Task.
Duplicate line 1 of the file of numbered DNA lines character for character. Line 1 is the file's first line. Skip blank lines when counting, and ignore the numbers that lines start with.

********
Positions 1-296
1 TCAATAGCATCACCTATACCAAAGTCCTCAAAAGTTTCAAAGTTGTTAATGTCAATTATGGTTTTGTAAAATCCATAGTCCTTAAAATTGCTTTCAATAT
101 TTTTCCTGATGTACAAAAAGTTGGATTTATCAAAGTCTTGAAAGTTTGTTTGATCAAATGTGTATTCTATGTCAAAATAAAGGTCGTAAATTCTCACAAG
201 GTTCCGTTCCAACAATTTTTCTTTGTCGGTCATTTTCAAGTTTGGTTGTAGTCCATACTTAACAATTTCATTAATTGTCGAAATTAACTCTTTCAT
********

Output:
Positions 1-296